The founding of Neuötting
For the first time, "Oetting" has been mentioned in a document dated back to 748. During the 9th century, Oetting already was a royal province. After Hungarians had raided the lands in 907, the place was destroyed. The rebuilding was the cause for the separate histories of Altötting, Germany’s most famous place of pilgrimage, and Neuötting, a thriving trading city. The town surrounding the Gnadenkapelle (mercy chapel) was rebuilt and called Alt-Oetting. At the same time, a new place was constructed on a mountain plateau high above the river valley: Neu-Oetting. Neuötting’s municipal coat of arms with the Madonna who resides inside the octagon of the Oettinger Kapelle, shows the former unity of Alt- and Neuötting.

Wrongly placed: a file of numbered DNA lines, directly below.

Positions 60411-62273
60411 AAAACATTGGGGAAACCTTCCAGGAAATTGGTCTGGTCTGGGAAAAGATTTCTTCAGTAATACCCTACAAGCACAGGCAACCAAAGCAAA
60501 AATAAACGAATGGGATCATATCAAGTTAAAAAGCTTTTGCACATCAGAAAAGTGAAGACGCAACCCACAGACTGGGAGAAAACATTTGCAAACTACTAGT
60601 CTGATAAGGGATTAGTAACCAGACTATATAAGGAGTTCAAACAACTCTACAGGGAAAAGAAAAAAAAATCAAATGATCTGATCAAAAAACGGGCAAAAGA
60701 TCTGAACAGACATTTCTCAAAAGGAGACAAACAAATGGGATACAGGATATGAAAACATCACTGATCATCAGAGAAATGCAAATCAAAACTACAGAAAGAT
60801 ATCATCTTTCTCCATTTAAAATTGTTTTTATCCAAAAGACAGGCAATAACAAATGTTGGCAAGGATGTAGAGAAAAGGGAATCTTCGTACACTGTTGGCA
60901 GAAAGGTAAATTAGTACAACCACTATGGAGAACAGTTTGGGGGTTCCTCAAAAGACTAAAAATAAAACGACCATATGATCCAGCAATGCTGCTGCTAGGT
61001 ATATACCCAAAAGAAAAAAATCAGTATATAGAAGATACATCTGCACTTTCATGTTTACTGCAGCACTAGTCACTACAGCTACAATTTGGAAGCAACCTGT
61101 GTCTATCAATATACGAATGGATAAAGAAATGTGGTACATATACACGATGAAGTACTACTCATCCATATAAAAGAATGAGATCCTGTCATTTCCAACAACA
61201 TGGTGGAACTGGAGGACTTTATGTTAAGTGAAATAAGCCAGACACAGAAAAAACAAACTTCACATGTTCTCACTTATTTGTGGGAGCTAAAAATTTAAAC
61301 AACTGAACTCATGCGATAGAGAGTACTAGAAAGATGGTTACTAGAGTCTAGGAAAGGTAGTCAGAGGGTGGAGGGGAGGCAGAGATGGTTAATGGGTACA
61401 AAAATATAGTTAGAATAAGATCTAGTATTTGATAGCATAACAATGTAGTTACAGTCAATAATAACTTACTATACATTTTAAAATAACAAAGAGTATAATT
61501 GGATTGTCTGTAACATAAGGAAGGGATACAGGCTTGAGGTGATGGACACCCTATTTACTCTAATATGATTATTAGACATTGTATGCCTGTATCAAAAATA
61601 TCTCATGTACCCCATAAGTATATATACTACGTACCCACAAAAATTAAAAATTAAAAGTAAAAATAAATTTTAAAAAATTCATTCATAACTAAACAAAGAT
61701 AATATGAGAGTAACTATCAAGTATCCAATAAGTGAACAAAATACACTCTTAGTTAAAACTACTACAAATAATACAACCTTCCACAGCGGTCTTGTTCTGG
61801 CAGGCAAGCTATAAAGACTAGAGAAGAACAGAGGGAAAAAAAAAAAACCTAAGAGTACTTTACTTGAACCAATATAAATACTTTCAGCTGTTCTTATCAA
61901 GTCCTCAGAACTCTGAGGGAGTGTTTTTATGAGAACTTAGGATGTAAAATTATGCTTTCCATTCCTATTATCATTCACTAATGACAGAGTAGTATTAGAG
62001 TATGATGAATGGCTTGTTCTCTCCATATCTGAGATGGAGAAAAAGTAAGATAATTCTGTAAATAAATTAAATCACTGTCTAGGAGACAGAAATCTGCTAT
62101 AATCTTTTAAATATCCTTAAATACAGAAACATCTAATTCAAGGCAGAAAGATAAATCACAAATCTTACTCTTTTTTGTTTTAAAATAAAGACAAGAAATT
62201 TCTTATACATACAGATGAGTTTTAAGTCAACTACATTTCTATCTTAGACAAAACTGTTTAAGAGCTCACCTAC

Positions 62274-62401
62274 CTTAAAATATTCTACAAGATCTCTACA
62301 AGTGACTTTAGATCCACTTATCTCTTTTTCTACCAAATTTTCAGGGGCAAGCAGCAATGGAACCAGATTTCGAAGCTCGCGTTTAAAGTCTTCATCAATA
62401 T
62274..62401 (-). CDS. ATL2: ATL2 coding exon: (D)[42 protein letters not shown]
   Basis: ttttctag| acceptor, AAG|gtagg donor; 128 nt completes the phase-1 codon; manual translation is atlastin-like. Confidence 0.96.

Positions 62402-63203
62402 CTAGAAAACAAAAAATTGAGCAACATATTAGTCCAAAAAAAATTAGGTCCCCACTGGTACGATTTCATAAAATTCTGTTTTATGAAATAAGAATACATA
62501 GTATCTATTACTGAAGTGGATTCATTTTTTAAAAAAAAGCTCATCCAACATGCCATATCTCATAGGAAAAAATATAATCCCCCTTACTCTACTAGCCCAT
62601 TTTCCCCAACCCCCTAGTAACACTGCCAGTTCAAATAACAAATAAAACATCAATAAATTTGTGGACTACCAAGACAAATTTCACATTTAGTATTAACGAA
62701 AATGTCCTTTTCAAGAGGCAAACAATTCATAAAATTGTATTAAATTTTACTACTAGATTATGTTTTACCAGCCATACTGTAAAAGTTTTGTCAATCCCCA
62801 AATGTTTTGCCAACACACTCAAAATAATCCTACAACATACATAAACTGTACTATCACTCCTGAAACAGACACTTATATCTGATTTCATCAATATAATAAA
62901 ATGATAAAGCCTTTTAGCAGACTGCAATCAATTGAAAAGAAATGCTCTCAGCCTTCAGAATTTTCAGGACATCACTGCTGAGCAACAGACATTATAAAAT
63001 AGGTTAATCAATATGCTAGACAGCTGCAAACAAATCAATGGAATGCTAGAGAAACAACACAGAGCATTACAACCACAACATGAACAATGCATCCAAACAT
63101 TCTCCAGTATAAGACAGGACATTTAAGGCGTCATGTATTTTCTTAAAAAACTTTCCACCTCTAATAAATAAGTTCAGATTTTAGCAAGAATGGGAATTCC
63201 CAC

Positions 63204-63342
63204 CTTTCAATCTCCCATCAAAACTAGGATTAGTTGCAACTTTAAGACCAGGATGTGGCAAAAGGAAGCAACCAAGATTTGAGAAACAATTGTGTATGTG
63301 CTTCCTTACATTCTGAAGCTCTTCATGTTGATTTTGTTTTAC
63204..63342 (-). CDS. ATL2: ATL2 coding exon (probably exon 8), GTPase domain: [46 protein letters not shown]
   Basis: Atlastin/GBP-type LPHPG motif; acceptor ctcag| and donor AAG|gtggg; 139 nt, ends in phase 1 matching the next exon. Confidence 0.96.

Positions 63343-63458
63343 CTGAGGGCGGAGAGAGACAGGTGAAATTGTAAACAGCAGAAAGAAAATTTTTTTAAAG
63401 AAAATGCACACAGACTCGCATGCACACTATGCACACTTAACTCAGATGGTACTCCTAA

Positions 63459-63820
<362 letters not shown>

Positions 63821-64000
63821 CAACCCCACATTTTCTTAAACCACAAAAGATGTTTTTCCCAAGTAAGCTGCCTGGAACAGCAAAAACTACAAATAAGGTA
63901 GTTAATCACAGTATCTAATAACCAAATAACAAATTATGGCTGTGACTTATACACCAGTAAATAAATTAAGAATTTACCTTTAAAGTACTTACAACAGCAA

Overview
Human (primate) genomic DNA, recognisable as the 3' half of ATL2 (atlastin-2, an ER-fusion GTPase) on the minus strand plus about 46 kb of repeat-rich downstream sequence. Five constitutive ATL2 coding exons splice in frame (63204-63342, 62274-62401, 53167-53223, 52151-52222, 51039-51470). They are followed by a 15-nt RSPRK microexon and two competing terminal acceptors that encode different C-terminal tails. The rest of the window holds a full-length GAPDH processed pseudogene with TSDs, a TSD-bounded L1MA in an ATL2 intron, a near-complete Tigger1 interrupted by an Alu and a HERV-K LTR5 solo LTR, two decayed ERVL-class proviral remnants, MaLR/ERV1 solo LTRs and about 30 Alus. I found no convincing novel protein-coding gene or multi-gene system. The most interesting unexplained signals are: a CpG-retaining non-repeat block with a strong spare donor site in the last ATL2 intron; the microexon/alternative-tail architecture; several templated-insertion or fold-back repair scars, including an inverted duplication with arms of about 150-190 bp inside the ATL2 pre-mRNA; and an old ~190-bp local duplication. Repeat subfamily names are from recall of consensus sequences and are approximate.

Neuötting can be divided into different boroughs: the medieval center of the town, Sebastiansvorstadt, St.-Anna-Vorstadt, and Fischervorstadt. The settlements between the historic town center and Inn and am Bürgerwald have been growing together during the last 25 years. Approximately 15 years ago, two industrial areas, one in the East (Inn-Center), and one in the West (Am Hergraben) have been added. In 1971, Alzgern has been made part of Neuötting. Alzgern lies east of Neuötting between Inn and Alz. The area around Alzgern has already been settled by Celts (500 BC) and Bavarians (700 AD). The place has first been mentioned in a document in 1268. St. Johann, Mittling, Untereschelbach, and Mitterhausen belong to Alzgern. Those villages still have churches of Romanesque origins.
Neuötting is a thriving trading city with various industrial areas, quiet living areas, and many possibilities to spend one’s leisure time with sports or culture. Excursions to nearby recreation areas and trips to Munich (95 km), Salzburg (70 km), Passau (86 km), or the Bäderdreieck Griesbach/Füssing/Birnback (50 km) are possibilities to spend a few days.